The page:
Chronic pain syndrome is a heterogeneous group of diseases characterized by several pathological mechanisms. One in five adults in Europe may experience chronic pain. In addition to the individual burden, chronic pain has a significant societal impact because of work and school absences, loss of work, early retirement, and high social and healthcare costs. Several anti-inflammatory treatments are available for patients with inflammatory or autoimmune diseases to control their symptoms, including pain. However, patients with degenerative chronic pain conditions, some with 10-fold or more elevated incidence relative to these manageable diseases, have few long-term pharmacological treatment options, limited mainly to non-steroidal anti-inflammatory drugs or opioids. For this review, we performed multiple PubMed searches using keywords such as “pain,” “neurogenic inflammation,” “NGF,” “substance P,” “nociception,” “BDNF,” “inflammation,” “CGRP,” “osteoarthritis,” and “migraine.” Many treatments, most with limited scientific evidence of efficacy, are available for the management of chronic pain through a trial-and-error approach. Although basic science and pre-clinical pain research have elucidated many biomolecular mechanisms of pain and identified promising novel targets, little of this work has translated into better clinical management of these conditions. This state-of-the-art review summarizes concepts of chronic pain syndromes and describes potential novel treatment strategies.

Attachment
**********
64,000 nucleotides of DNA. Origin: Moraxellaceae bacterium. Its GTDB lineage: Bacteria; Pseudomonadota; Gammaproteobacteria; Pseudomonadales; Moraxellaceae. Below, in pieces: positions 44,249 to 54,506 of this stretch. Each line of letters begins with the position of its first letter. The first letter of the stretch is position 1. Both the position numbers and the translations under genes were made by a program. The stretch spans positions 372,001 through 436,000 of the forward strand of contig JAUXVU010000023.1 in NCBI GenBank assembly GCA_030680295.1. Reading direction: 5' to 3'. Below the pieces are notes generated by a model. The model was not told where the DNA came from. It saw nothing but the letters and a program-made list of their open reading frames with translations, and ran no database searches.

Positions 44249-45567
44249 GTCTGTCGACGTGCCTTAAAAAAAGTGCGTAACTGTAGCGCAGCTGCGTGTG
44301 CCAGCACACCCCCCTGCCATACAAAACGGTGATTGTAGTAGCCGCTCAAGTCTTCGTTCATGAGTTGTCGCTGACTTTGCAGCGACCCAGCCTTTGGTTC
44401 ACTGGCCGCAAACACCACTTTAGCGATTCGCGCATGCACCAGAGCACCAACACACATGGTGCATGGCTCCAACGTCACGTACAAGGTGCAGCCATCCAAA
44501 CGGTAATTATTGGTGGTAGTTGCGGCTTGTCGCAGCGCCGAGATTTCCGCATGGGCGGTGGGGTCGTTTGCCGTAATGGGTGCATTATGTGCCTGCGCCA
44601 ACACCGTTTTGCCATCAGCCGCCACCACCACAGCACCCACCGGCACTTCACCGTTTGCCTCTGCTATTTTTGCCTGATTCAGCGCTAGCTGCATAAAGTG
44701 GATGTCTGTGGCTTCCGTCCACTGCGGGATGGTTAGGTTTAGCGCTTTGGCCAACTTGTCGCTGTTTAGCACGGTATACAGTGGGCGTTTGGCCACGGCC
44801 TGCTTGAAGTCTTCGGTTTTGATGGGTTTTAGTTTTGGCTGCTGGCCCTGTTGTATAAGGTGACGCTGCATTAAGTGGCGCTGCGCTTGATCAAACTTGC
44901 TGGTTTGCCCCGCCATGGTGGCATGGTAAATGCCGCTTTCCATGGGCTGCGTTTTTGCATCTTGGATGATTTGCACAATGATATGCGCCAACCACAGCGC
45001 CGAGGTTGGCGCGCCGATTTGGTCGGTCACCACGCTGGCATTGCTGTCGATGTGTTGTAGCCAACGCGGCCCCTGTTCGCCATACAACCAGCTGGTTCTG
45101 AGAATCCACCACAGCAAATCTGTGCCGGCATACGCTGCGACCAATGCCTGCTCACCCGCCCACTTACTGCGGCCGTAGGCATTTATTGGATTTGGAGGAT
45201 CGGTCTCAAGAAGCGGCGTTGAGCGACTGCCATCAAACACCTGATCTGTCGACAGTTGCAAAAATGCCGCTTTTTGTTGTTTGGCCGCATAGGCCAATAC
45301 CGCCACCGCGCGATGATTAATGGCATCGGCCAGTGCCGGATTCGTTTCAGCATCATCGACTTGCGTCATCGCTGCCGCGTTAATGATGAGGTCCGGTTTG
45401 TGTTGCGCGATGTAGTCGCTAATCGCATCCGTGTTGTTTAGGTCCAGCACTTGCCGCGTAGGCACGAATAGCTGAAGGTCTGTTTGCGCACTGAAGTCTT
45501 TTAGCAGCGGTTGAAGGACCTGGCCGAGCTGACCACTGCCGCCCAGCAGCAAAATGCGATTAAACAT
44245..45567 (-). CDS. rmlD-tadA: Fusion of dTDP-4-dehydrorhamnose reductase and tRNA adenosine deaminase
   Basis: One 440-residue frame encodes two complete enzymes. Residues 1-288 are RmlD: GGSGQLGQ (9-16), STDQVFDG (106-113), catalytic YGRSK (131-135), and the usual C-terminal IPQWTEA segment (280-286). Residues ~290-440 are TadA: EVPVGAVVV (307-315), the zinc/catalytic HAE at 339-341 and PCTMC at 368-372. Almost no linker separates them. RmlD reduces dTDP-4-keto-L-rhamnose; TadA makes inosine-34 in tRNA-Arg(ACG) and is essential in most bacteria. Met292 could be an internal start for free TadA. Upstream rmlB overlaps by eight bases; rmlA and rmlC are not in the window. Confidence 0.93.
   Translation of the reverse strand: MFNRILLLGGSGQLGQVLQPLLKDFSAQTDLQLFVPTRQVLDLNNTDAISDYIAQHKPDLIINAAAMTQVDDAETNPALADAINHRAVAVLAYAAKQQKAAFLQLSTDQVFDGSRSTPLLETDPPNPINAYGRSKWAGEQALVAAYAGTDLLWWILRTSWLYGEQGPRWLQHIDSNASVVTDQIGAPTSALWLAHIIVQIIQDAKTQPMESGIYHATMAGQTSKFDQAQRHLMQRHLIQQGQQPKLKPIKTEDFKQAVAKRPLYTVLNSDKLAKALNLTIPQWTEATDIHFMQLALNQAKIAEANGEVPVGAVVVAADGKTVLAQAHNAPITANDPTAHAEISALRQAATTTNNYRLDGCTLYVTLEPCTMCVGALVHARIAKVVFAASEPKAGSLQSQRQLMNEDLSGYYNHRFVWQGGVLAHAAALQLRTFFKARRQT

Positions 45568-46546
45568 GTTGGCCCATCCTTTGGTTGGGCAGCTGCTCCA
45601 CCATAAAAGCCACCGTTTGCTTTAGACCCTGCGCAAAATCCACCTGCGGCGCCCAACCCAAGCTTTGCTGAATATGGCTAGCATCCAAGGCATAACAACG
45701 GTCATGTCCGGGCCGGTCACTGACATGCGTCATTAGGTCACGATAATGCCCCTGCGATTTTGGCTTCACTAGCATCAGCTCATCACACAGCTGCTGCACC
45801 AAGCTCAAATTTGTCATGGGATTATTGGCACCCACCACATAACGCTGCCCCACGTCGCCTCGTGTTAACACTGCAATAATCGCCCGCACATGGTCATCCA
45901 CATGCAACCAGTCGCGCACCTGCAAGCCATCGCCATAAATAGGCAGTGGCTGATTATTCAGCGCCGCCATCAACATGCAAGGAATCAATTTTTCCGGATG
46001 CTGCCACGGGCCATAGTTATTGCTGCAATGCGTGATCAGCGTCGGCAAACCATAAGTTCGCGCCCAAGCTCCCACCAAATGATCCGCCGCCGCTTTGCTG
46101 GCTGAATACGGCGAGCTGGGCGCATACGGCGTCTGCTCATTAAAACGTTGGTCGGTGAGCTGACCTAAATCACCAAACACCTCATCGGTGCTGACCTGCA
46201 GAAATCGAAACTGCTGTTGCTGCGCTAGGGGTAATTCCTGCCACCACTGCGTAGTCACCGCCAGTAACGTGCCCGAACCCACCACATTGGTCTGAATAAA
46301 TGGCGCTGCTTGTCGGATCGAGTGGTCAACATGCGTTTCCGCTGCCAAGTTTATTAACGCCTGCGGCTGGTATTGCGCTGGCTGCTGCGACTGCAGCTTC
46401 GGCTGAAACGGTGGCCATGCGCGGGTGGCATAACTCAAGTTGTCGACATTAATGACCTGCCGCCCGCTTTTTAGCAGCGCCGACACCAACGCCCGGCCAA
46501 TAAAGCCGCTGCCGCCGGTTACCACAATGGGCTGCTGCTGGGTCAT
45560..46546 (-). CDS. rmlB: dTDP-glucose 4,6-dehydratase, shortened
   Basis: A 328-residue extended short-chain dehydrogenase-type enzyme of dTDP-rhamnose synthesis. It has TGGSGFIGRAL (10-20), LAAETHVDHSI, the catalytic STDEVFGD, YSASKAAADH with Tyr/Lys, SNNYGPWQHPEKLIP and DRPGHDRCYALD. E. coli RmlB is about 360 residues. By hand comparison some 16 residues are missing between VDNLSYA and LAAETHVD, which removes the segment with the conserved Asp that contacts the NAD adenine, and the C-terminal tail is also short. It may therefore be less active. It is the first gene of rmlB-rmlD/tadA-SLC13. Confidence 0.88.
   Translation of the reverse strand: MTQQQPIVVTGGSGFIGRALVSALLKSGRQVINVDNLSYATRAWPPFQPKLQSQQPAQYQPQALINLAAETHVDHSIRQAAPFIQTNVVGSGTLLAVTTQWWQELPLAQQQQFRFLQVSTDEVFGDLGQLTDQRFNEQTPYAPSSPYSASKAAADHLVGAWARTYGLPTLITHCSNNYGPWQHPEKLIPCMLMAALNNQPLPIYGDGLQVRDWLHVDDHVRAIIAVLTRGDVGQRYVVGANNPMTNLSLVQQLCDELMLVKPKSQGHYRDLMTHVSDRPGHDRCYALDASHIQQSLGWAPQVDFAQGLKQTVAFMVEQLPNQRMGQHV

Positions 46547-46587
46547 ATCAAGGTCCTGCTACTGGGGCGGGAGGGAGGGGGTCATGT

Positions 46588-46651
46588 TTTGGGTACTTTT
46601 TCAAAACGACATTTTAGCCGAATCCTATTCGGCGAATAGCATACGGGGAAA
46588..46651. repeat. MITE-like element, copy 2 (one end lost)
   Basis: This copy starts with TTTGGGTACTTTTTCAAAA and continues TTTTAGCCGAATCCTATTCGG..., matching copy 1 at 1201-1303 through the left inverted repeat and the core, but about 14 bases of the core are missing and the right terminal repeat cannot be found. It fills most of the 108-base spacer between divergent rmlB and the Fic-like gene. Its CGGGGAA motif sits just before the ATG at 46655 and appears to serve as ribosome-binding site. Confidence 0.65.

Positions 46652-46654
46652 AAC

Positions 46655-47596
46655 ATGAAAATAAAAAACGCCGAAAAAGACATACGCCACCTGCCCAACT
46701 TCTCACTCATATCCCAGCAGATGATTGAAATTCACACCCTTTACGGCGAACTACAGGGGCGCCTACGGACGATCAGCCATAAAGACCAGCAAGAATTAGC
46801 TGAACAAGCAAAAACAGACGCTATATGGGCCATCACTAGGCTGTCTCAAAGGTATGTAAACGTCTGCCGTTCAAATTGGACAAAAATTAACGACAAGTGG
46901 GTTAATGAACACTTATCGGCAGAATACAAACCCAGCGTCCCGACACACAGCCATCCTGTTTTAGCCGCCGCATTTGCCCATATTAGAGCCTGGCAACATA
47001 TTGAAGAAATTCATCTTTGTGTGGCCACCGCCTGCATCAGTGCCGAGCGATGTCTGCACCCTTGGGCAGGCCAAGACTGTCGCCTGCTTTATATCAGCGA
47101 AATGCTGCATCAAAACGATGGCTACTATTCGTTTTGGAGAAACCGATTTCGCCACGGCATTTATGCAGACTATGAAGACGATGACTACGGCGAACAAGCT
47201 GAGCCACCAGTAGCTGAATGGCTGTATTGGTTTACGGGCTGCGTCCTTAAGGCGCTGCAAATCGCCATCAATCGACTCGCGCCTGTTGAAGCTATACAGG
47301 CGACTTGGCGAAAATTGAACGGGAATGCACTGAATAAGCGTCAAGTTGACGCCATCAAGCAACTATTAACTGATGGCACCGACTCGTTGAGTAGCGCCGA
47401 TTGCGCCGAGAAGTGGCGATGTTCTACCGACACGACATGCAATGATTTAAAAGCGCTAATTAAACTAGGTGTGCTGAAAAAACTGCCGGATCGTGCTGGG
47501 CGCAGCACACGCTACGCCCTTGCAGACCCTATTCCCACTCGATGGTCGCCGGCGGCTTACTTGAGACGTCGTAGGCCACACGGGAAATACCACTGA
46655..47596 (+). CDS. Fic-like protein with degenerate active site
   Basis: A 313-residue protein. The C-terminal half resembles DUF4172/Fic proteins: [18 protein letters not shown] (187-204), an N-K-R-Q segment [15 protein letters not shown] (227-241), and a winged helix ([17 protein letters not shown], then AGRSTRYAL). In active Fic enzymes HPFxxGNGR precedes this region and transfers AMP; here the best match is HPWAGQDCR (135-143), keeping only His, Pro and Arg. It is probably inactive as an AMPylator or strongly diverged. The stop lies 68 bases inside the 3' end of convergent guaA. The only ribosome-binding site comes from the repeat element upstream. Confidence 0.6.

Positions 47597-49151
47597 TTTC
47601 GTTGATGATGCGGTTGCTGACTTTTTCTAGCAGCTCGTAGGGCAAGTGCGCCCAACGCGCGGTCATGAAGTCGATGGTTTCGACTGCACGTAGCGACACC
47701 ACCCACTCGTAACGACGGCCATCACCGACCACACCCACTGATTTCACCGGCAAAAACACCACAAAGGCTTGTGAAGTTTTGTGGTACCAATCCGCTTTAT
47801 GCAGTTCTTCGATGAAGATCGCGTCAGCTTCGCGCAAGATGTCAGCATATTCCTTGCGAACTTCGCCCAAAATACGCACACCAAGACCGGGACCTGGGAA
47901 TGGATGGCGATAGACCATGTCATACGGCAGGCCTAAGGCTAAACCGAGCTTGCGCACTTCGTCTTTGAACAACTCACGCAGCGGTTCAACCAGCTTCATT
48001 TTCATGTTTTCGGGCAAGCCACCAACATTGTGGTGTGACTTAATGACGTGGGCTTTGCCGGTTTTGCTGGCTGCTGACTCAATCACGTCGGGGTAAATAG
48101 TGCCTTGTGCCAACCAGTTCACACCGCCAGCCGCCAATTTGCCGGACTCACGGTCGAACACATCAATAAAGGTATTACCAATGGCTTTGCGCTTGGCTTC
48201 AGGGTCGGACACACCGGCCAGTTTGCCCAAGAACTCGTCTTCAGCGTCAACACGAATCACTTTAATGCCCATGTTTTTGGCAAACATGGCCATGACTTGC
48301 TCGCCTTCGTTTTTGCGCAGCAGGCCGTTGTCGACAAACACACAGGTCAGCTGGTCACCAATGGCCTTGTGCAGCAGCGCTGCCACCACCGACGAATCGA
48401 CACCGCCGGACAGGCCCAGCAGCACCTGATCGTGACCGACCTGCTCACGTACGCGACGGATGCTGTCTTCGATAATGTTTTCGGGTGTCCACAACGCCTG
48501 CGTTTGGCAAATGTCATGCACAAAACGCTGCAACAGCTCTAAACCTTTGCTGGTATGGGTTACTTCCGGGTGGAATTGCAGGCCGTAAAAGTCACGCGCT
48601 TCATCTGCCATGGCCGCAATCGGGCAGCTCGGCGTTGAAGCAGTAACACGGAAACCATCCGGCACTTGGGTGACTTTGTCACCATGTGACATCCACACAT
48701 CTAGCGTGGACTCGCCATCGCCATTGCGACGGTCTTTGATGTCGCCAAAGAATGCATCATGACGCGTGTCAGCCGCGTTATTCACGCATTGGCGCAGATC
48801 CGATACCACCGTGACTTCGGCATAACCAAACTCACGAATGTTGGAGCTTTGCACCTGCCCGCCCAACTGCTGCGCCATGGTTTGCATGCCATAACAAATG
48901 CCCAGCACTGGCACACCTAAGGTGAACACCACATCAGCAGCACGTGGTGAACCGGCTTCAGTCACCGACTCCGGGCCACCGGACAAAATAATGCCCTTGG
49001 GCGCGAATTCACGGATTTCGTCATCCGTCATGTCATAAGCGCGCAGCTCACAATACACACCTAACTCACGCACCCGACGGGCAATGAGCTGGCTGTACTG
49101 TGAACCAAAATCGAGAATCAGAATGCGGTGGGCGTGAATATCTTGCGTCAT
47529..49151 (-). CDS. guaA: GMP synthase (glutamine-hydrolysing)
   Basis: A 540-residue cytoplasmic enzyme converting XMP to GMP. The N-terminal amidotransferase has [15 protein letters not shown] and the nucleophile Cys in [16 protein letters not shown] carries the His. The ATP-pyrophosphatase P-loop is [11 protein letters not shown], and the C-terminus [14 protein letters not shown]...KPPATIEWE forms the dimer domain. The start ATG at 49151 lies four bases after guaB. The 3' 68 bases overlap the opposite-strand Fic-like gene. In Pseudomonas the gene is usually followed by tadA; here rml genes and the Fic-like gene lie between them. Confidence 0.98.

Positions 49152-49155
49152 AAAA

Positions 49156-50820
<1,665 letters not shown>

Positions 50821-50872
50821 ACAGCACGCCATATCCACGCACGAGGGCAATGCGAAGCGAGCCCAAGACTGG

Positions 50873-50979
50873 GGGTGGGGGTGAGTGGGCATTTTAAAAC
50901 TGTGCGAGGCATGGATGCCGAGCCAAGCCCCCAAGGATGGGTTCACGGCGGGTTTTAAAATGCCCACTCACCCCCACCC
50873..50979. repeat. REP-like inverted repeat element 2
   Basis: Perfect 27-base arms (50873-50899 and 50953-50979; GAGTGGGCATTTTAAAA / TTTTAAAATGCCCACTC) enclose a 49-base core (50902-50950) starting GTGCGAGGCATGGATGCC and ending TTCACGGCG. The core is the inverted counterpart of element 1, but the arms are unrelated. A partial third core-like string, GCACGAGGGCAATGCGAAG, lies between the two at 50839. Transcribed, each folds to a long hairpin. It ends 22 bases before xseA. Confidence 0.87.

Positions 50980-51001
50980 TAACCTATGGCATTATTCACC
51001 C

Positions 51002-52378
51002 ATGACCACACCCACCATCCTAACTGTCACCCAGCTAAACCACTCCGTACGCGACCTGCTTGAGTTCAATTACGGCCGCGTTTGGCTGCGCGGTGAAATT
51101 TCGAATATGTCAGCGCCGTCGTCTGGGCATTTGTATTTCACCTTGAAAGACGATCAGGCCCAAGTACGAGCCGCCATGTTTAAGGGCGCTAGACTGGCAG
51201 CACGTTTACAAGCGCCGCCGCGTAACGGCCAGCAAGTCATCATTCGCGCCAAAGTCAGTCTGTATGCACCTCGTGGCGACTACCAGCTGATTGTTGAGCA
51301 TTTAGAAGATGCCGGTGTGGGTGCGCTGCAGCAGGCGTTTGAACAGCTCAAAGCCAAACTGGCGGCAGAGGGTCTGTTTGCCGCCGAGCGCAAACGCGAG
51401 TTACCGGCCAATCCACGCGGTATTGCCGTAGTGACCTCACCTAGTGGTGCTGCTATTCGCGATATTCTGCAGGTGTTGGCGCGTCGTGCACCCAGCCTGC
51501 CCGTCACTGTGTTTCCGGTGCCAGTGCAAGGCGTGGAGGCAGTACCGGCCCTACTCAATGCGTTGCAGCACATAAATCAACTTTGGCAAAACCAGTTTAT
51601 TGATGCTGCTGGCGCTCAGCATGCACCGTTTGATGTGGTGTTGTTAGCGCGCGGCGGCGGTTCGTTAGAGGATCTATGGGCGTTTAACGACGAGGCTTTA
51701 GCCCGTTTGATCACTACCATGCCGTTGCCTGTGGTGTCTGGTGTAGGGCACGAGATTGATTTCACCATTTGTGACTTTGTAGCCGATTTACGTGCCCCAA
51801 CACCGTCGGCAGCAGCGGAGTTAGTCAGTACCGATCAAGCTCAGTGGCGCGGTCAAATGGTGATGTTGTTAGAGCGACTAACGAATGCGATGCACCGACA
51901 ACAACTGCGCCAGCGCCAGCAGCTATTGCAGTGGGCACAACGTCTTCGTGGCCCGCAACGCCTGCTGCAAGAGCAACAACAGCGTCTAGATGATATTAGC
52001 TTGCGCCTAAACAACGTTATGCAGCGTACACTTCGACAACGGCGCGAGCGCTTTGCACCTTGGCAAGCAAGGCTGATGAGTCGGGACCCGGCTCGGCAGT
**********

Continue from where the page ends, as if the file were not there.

Bibliographical noteFunding Information:
This work was supported by Novartis , Sandoz , Labatec , Grünenthal , AbbVie , Pfizer , Eli Lilly , Amgen , and Viatris .